talking ... about what Palestinians do since they don't have fighter planes,
or helicopters, or drones, there's no question that Hamas has not just been
engaged in this, Hamas has in many ways been the motor of a specific kind of
terrorism directed at Israeli civilians. It's been very narrowly directed
against Israelis ... but it has been not just a contributor to this. Hamas
initiated this in the Palestinian arena in the mid-90s.
... the only reason there's been a ceasefire for the past year, with all of
the breakdowns that have occurred ... has been because Hamas has held its
fire. They've been much more committed to this than ... Islamic Jihad or...
military wing of Fatah.
... If you think of it as a behavior that is unacceptable and heinous but
which can be stopped, then I think what people should be doing is not just
looking at whether Hamas carried out terrorism in the past, ... but whether
it's amenable to stopping it permanently ... .
... look at other examples. ... Ireland and ... at Israel. We have to look
at two of the most distinguished prime ministers in modern Israeli history,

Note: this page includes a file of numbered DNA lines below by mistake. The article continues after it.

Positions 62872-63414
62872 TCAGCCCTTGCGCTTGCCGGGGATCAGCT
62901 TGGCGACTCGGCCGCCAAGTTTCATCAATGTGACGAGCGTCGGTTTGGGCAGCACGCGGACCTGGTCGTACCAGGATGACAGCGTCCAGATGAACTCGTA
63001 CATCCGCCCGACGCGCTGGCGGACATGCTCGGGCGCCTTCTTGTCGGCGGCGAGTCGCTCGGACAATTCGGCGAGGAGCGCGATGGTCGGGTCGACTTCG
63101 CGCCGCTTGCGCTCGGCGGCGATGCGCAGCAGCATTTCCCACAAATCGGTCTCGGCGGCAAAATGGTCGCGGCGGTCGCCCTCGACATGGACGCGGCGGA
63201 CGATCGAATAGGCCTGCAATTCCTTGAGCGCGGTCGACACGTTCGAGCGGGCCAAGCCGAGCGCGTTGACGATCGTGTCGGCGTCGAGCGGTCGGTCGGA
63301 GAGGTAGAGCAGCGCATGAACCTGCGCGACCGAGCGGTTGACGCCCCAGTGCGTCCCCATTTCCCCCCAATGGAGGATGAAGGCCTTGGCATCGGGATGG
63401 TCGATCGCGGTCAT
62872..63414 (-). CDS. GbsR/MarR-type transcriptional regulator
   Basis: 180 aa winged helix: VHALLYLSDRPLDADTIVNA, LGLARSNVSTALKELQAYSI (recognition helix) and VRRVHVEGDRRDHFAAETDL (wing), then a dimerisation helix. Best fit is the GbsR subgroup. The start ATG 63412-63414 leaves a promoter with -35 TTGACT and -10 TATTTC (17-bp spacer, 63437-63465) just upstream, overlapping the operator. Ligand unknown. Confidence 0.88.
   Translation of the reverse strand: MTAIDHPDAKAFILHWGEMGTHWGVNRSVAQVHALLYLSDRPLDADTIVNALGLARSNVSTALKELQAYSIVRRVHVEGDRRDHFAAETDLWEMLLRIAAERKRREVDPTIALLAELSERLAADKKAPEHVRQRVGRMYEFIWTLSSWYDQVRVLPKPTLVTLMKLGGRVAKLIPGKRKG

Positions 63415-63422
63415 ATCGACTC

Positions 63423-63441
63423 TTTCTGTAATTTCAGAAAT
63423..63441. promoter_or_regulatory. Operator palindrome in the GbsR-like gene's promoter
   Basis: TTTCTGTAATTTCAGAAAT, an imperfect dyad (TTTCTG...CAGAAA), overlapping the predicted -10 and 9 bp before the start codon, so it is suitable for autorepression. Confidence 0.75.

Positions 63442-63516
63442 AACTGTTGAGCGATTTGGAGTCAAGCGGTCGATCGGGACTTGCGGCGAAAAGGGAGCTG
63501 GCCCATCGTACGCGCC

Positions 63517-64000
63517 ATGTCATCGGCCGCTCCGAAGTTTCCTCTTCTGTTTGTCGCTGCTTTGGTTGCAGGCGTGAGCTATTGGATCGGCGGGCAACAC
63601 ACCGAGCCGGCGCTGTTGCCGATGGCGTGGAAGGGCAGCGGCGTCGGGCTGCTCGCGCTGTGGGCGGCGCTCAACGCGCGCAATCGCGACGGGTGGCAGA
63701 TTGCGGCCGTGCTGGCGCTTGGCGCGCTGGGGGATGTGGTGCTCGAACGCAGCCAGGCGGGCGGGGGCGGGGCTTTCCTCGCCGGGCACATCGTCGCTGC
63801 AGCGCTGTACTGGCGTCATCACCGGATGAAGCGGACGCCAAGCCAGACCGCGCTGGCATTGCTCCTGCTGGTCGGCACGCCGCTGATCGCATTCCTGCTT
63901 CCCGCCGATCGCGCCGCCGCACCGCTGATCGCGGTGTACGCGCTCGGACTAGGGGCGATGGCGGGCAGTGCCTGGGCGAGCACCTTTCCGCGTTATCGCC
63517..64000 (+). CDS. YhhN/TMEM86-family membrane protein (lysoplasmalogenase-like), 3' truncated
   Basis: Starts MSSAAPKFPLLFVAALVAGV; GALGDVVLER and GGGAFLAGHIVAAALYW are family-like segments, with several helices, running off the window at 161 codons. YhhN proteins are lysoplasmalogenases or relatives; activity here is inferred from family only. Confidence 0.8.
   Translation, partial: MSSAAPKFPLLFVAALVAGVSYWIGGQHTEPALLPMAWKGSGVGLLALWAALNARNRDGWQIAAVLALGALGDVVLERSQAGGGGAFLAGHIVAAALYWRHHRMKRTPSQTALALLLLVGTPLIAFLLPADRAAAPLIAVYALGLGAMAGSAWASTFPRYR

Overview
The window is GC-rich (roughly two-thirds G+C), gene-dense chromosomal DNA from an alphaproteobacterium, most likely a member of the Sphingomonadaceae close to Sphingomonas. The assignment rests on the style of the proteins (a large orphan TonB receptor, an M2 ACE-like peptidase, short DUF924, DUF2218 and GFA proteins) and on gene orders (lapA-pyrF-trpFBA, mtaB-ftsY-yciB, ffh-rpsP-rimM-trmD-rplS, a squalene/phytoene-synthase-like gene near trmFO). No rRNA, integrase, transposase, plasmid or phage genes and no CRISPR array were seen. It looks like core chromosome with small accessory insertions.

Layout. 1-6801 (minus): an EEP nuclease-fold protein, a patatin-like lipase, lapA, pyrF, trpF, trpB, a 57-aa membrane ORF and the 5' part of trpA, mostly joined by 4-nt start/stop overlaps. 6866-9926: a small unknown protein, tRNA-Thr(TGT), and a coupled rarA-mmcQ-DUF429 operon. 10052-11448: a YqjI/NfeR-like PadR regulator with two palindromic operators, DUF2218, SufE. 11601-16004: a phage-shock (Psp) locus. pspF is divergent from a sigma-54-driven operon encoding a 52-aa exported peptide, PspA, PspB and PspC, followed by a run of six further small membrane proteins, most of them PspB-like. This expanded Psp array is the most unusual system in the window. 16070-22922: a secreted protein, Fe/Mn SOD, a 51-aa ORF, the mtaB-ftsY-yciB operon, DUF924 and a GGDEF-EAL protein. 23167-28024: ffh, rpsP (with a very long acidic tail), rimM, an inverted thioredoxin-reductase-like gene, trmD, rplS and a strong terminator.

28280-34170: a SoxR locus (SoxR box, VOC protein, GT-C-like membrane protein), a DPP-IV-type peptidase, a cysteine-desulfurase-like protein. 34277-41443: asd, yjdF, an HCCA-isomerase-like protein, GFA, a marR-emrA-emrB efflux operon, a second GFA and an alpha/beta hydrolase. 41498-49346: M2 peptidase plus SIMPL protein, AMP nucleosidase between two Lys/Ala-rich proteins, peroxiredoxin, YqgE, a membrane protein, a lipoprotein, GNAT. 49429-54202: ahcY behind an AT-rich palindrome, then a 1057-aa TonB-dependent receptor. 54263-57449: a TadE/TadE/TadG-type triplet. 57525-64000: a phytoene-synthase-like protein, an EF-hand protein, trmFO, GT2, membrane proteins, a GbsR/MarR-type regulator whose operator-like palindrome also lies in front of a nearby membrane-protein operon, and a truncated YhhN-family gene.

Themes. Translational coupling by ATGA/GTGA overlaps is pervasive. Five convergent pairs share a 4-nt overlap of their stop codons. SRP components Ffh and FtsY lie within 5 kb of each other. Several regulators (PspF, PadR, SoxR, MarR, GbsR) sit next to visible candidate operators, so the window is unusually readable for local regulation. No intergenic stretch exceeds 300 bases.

who were bloodthirsty terrorists according to their opponents. ... Begin
and Yitzak Shamir ... both regarded as terrorist groups by the British
mandate powers]. ... .
I wonder about this semi-religious use of the term "terrorism." ... once a
terrorist, always a terrorist, and the only way to deal with them is to
extirpate them. There is that messianic strain in the Bush administration.
There are some Israelis in positions of power, who seem to have that
attitude, and then there are other people in Israel who have a much more
nuanced understanding of this.
. . .
... If your benchmark is a lasting cessation of violence, that might be
possible to achieve with Hamas. Are you going to get them to renounce
violence under any circumstances? No. They have an interpretation of this
that is actually closer to the view of most Palestinians and most people in
the Arab world than to the American or Israeli interpretation, which is that
the overwhelming majority of the violence that goes on daily is the violence